A Missouri House panel has approved a bill intended to
curtail communities that pad their budgets with speed trap revenue.
The House Local Government Committee approved a bill April
10 that would revise an 11-year old law to further limit the amount of total
revenue a city receives from traffic violations.
Supporters said the bill isn’t intended to punish local
governments. But they do want to rein in cities that use their police
departments to “pester” nonresident drivers with unreasonable ticketing.
“These communities are earning a bad reputation for
themselves,” Sen. John Cauthorn, R-Mexico, said in a written statement.
Cauthorn singled out Macks Creek in Camden County. By 1994, 75 percent of the small town’s budget reportedly came from traffic tickets.
The city’s five police officers were writing an estimated
2,900 traffic tickets, worth about $165,000 annually. The majority of those
fines were handed out to nonresidents.
In 1995, Missouri lawmakers approved legislation limiting
the amount of traffic fine revenue municipalities can keep. Under that law,
cities or towns that receive more than 45 percent of theretotal annual revenue from fines for traffic violations
must turn over any traffic fine money in excess of that 45 percent to the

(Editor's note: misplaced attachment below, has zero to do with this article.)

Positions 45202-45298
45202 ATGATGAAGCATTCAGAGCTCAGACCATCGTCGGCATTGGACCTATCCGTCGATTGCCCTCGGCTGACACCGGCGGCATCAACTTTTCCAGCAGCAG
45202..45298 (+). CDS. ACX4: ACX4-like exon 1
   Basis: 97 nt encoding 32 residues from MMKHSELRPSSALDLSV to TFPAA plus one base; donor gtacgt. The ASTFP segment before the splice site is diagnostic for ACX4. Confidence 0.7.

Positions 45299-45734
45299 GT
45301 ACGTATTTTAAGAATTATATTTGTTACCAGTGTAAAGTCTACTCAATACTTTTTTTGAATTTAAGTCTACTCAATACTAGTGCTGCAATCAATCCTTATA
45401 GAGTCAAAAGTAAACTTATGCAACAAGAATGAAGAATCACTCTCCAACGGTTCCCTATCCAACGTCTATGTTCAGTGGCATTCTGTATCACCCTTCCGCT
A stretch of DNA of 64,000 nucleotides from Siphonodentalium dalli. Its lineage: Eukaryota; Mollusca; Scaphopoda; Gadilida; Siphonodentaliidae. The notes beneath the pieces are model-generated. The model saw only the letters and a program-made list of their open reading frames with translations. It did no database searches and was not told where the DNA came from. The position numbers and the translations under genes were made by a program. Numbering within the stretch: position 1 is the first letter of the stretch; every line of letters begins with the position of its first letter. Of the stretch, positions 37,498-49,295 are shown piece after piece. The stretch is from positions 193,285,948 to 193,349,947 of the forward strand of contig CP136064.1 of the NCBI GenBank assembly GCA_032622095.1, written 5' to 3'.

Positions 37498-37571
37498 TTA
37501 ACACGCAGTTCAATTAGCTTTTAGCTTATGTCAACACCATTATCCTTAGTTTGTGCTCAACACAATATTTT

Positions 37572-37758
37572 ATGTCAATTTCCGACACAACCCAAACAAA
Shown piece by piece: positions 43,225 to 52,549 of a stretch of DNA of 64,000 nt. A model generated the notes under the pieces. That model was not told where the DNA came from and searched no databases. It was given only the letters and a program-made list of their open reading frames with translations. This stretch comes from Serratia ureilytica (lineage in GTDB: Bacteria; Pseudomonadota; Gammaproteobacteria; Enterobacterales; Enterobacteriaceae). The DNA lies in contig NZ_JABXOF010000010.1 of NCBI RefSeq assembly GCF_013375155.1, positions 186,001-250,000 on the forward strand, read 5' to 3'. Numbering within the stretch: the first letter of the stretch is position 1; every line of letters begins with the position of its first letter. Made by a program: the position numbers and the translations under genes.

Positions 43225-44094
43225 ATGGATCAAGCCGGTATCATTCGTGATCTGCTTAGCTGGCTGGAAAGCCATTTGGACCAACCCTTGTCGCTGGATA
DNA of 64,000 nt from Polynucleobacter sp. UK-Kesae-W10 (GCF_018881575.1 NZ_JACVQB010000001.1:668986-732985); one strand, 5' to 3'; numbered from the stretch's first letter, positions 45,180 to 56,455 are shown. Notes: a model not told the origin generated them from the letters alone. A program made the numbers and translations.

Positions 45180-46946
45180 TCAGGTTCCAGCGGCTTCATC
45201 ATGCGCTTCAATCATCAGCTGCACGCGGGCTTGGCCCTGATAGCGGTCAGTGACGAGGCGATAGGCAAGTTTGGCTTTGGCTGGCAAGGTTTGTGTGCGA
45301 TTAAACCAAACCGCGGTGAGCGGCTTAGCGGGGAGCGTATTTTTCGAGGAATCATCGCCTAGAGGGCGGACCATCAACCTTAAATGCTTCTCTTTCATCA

Department of Revenue.
Cauthorn’s bill would reduce the amount to 35 percent.
Despite the current 45-percent revenue cap, Cauthorn said
other communities are adopting practices similar to those Macks Creek did more
than a decade ago.
The small town of Eolia in Pike County, about 70 miles
northwest of St. Louis, recently was highlighted in a USA Today article
on speed traps.
“The primary responsibility of law enforcement is to enforce
laws and protect the public’s safety – not to generate revenue,” Cauthorn said.
Any locality that fails to send the excess revenue to the
department “in a timely manner as determined by the department director” would
result in the locality facing possible annual audits by the state auditor.
SB951, which the Senate already approved, has been sent to
the full House for consideration. If approved, it would head back to the Senate
for a final vote before moving to Gov. Matt Blunt’s desk.